Some Senate Republicans have openly admitted they oppose President Joe Biden granting student loan relief because it's too popular.
Senate Republicans are pushing legislation to force Americans with student loan debt to repay every cent, with no more delays. Several GOP politicians are also railing against President Joe Biden's efforts to freeze and reduce student loan debt, complaining that it is too popular.
A December Morning Consult poll found that 62% of registered voters support some loan forgiveness.
Biden's administration — like former President Donald Trump's before it — has used its executive powers to place a moratorium on student loan payments due during the COVID-19 pandemic. Biden is reportedly considering an extension of that pause and a plan to cancel up to $10,000 of debt for everyone with outstanding student loans.
With congressional Republicans eager to pretend the coronavirus is no longer a problem, the moratorium is one of several programs they want to halt. They have long opposed student loan forgiveness, calling Biden's previous efforts to do so an "abuse of executive authority."
"Dropped a new bill today blocking Biden from delaying/canceling student loan debt repayment," tweeted Senate Minority Whip John Thune on Wednesday.
He and GOP Sens. Mike Braun (IN), Richard Burr (NC), Bill Cassidy (LA), and Roger Marshall (KS) introduced a bill that would block Biden from canceling existing student loan debt and restrict his ability to temporarily halt collection.
"As Americans continue to return to the workforce more than two years since the pandemic began, it is time for borrowers to resume repayment of student debt obligation," Thune said. "Taxpayers and working families should not be responsible for continuing to bear the costs associated with this suspension of repayment."
But Thune and his fellow Republican senators had no issue voting for the 2017 Tax Cuts and Jobs Act, which disproportionately helped the highest wage earners by slashing taxes for corporations and the wealthiest Americans, added more than a trillion dollars to the national debt, and raised taxes on about 10 million American families.
In recent days, Republican lawmakers have railed against the possibility of new student loan debt forgiveness.
"Forgiving student debt is a massive windfall to the rich, to the college-educated, and most of all to the corrupt university administrators of America," complained Ohio Republican candidate J.D. Vance. "No bailouts for a corrupt system. Republicans must fight this with every ounce of our energy and power."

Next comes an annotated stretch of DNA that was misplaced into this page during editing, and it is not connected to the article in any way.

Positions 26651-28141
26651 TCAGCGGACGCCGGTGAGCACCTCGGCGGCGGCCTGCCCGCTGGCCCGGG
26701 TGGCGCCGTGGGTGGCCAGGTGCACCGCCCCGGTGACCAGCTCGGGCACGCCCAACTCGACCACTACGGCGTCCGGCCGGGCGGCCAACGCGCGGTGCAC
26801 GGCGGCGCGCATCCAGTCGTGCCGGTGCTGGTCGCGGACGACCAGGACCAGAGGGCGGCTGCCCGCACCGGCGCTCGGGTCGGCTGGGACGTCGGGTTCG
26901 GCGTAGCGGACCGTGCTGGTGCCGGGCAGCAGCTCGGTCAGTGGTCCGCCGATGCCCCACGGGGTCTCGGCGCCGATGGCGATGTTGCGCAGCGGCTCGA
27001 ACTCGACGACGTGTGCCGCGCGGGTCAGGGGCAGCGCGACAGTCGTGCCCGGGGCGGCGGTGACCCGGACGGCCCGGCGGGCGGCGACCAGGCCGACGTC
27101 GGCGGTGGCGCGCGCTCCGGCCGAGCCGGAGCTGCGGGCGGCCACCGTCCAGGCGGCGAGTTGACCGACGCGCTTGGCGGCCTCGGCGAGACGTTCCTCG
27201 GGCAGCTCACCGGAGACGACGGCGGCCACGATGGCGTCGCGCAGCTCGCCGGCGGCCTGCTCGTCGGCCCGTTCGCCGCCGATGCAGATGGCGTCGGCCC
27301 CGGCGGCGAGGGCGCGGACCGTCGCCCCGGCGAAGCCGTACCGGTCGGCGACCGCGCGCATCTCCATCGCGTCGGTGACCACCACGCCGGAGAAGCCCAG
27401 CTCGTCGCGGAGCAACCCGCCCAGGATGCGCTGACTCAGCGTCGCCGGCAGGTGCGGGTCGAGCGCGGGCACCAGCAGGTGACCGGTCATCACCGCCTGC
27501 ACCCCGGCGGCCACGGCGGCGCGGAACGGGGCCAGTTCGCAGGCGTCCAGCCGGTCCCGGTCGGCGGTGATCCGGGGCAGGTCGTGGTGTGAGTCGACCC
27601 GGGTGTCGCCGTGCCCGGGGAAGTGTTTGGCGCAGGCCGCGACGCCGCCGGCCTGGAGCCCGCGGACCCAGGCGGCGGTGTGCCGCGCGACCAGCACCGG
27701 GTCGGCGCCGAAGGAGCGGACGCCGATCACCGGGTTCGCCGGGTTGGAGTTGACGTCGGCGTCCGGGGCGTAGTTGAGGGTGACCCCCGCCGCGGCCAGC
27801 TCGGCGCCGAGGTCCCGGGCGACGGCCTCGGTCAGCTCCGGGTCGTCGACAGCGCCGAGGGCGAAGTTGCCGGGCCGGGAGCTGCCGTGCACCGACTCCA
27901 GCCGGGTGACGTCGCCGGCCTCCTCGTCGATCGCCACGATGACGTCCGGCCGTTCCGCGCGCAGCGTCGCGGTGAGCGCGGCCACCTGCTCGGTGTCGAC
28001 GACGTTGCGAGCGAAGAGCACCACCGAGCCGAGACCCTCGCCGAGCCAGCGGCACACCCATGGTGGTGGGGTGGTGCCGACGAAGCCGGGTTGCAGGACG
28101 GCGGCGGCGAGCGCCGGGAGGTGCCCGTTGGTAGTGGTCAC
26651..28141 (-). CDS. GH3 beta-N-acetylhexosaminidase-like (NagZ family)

"This is another cheap Democrat[ic] ploy to help their plummeting approval ratings," groused Texas Rep. Brian Babin.
Utah Rep. Blake Moore condemned "more executive action to potentially 'cancel' student loan debt just to pander to voters."
Mehmet Oz, a Senate hopeful in Pennsylvania, said, "Hardworking Americans will have to foot the bill because some far-left activists thought this idea would distract voters from their terrible agenda."
"Desperate polls call for desperate measures: Dems consider forgiving trillions in student loans," tweeted Utah Sen. Mitt Romney. "Other bribe suggestions: Forgive auto loans? Forgive credit card debt? Forgive mortgages? And put a wealth tax on the super-rich to pay for it all. What could possibly go wrong?"
But Romney and nearly every other Republican in Congress offered no such objections in March 2020 to a bipartisan pandemic relief package that provided hundreds of billions of dollars to businesses in the form of forgivable loans.
Romney, who was the unsuccessful Republican presidential nominee in 2012, infamously was caught on tape in that campaign telling rich donors that 47% would vote for President Barack Obama because they "are dependent upon government" and "believe that they are entitled to health care, to food, to housing, to you-name-it." He later blamed his loss on Obama distributing "gifts" to voting constituencies.
Thune also suggested Wednesday that student loans shouldn't be canceled because many of the people who owe them might earn a lot of money later, writing, "The vast majority of student loan debt is held by Americans w/ high earning potential (ex. Drs./lawyers)."
Arkansas Sen. Tom Cotton used a similar argument, opposing relief as only helping people who went to college while adding to the nation's debt. "Why should a trucker who didn't go to college have to pay off a lawyer's student loan debt?" he demanded, and asked, "Why should those who didn't go to college or responsibly paid their loans be responsible for $13,000 in new debt?"
In 2019, Iowa Sen. Chuck Grassley even said people appreciate their education more if they owe tens of thousands of dollars after graduation.
"I think we all understand that you probably appreciate a little more your education if you've got some skin in the game," he told Radio Iowa at the time.
Published with permission of The American Independent Foundation.